Developed non-U.S. stock markets posted steep losses largely due to the U.S. dollar's strength versus other currencies, which reduced returns for U.S. investors. Asian markets, led by Hong Kong and New Zealand, held up better than European markets. Japanese shares, however, fell more than 2% as the economy went back into a recession following an April 1 sales tax increase. In an attempt to boost the economy and inflation, the government expanded its quantitative easing measures. European stocks struggled as eurozone economies stalled and fears of deflation intensified. In the eurozone, Belgium and Ireland were the only markets able to register slim gains, whereas Portugal and Italy fell sharply.
The International Equity Index Fund returned −4.39% in the quarter compared with −3.65% for the FTSE All World Developed ex North America Index and −3.61% for the Lipper International Large-Cap Core Funds Average. For the 12 months ended December 31, 2014, the fund returned −5.95% versus −4.61% for the FTSE All World Developed ex North America Index and −4.82% for the Lipper International Large-Cap Core Funds Average. The fund's average annual total returns were −5.95%, 5.04%, and 4.37% for the 1-, 5-, and 10-year periods, respectively, as of December 31, 2014. The fund's expense ratio was 0.50% as of its fiscal year ended October 31, 2013.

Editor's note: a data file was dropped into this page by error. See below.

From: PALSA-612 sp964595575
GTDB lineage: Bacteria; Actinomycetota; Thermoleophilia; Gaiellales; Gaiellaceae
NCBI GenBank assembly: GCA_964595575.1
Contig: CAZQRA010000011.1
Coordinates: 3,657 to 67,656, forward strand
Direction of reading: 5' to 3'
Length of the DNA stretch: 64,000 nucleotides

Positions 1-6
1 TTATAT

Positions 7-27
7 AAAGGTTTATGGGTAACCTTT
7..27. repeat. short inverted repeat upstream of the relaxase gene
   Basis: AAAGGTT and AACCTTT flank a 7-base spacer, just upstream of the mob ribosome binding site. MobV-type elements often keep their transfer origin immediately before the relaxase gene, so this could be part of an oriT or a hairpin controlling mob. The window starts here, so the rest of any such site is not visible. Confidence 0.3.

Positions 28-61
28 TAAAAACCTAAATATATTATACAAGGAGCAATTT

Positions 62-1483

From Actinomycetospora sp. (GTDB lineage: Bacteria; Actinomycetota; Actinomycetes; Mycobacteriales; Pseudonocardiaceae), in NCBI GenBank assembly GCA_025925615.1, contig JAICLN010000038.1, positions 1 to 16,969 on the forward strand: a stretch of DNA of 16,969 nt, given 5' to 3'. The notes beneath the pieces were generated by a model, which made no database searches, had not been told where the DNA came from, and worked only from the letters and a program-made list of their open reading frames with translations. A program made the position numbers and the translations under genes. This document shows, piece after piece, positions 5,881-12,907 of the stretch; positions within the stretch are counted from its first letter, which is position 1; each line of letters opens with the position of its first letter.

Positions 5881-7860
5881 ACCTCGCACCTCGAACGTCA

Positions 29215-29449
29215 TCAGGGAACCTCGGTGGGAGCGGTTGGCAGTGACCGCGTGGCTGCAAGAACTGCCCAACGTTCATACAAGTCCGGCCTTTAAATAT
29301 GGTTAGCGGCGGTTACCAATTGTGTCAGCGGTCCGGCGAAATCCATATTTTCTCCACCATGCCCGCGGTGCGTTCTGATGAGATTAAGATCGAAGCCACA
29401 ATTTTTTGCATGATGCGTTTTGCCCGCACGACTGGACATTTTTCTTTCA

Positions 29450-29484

For up-to-date standardized total returns, including the most recent month-end performance, please click on the Performance tab, above.
Current performance may be lower or higher than the quoted past performance, which cannot guarantee future results.
Share price, principal value, and return will vary and you may have a gain or loss when you sell your shares.
The International Equity Index Fund charges a 2%
redemption fee on shares held 90 days or less.
The performance information shown does not reflect the deduction of the redemption fee;
if it did, the performance would be lower.
The fund strives to match the performance of the FTSE All World Developed ex North America Index, which includes the major developed market countries in Europe and the Asia/Pacific regions. We attempt to replicate the index by investing in stocks across sectors in proportion to their weighting in the index. The fund's consumer discretionary and information technology sectors were the best performers for the past three months as each generated a small positive return, but all other sectors declined. The largest sector, financials, lost about 3%. The energy sector suffered the largest decline, about 18%, as oil fell to its lowest level in more than five years.
While we remain optimistic about the intermediate and longer term outlook for international equities, potential near-term headwinds include the strengthening U.S. dollar and continued global economic weakness. Disappointing European earnings growth and the dispute between Western powers and Russia over Ukraine, calls into question the viability of near-term economic improvement. In Japan, we believe domestic consumption and wage inflation need to improve for a sustained recovery. Prime Minister Shinzo Abe has been pressing corporations to raise wages in support of the Japanese consumer, and indications of durable economic improvements, combined with corporate tax incentives, should help. As always, our mission is to provide low-cost exposure to non-U.S. equities through a diversified portfolio designed to replicate the performance of our benchmark index.